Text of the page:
What did you say? “Responses ranged from … ‘I just want to play the games’ to ‘I will make the best game ever’.” “I found that the students who did not have the required knowledge and skills to use this do not enjoy Kodu.” “One student is anxious that we will be wasting valuable learning time on playing games.” “Many of my enthusiastic students are losing interest in Kodu and consequently losing interest in completing work in class.” (Secondary)
What did you say? “Please don't release this to schools until all these issues are sorted out!!!!!!!”
What did you say? “The more my students explore Kodu and the more I see their abilities develop, the more I think that Kodu could be used in a Prep classroom to increase critical and creative thinking skills in students.” “I have seen real potential for learning through this software: meta- cognition, thinking mathematically and problem-solving strategies.” “The knowledge spreads like wildfire – as soon as one figures out how to do it, they are all adding it to their own games. Kodu is developing a learning community!!!” “The level of integration of Kodu into the curriculum is dependant on the ability of the teacher to match pedagogy with the software.”
What have we learned? “Throughout this trial I have seen students who are hard to motivate grow in confidence and change their attitudes towards school. They have taken on leadership roles in participating in an ‘expert' group. They were able to step up and teach their peers something, a role they previously would never have had the opportunity to do. Students have really had to think hard about problem solving, and learn persistence in not giving up when things don't work. They have had to be resilient when the software crashed. They have had to learn and negotiate teamwork skills, and they have had to recognise that there are no longer 2 or 3 teachers in the room, but 51. We have hardly scratched the surface with what our students have been able to do creating a game during this time, as the learning opportunities for negotiation, teamwork, engagement, peer teaching, communication, collaboration and problem solving have taken over. We expected to learn how to create a game and we ended up learning how to be 21 st century learners.”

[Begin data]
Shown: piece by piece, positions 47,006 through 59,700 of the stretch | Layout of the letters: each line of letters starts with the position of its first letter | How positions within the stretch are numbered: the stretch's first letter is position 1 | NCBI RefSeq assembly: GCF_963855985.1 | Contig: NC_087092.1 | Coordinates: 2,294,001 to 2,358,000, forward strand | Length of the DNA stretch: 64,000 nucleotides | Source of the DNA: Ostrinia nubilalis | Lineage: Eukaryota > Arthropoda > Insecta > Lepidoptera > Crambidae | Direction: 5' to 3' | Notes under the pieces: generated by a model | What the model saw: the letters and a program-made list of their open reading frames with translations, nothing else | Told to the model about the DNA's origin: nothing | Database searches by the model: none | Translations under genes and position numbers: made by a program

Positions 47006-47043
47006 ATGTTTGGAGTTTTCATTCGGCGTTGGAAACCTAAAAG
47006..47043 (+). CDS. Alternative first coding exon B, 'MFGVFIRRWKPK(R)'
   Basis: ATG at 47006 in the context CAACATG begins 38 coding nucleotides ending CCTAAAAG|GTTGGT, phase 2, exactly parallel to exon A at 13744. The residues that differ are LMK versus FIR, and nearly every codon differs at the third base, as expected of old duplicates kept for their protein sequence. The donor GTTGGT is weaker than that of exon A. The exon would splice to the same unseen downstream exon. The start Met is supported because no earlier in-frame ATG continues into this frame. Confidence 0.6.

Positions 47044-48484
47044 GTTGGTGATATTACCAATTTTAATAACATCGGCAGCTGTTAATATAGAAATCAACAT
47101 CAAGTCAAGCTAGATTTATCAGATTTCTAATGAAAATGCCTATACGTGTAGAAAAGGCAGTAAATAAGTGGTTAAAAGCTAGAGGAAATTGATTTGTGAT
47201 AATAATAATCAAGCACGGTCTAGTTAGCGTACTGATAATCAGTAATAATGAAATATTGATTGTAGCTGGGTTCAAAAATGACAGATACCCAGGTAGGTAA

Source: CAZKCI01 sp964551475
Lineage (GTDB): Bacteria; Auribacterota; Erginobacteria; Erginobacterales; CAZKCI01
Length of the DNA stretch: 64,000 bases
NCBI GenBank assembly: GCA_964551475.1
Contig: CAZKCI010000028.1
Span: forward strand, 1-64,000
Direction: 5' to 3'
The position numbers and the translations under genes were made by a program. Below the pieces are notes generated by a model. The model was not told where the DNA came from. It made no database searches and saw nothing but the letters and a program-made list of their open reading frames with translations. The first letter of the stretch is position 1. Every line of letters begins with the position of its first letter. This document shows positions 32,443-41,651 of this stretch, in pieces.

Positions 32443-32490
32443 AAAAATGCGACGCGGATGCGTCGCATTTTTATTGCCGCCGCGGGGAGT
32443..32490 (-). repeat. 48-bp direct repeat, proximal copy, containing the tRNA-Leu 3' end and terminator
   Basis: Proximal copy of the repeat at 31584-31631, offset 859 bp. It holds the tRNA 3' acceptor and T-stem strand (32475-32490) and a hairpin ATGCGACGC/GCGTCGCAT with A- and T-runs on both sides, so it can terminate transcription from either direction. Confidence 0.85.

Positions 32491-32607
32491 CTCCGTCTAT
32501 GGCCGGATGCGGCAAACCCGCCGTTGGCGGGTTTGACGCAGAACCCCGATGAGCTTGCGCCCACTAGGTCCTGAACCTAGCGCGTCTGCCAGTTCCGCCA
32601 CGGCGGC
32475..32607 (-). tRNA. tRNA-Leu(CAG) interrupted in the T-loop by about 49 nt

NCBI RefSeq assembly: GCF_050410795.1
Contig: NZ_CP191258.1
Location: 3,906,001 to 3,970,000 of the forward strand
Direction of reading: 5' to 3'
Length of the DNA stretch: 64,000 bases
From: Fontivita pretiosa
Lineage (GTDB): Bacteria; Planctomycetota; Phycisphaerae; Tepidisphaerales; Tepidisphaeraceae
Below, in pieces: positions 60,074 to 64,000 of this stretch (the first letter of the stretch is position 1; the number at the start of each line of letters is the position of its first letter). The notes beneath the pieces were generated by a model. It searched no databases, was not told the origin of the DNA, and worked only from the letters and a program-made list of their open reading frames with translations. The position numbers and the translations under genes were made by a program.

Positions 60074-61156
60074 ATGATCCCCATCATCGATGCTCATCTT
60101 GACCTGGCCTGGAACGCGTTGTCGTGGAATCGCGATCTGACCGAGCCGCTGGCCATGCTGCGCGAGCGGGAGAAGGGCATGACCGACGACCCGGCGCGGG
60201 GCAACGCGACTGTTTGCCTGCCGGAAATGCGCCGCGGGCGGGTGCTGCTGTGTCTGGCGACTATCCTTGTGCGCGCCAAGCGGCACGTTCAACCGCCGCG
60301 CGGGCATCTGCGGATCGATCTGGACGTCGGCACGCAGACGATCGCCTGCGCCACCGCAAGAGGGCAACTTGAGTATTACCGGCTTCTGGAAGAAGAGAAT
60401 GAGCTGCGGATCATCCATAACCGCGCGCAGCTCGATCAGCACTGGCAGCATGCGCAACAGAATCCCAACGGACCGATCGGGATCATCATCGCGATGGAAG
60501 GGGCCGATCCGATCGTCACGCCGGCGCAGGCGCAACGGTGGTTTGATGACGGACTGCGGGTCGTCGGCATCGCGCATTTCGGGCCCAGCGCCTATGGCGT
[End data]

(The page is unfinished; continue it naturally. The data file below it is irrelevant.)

Learning that is authentic, student-centred, engaging and fun contributes to improved student attitudes to learning and behaviour. All of this contributes to improved learning outcomes The ability to use technology effectively as part of teaching and learning requires IT skills, resources and most importantly time. The more familiar we become with technology and how to use it, the more we can see the potential implications for the wider curriculum, our peers, other schools and the education system. What have we learned?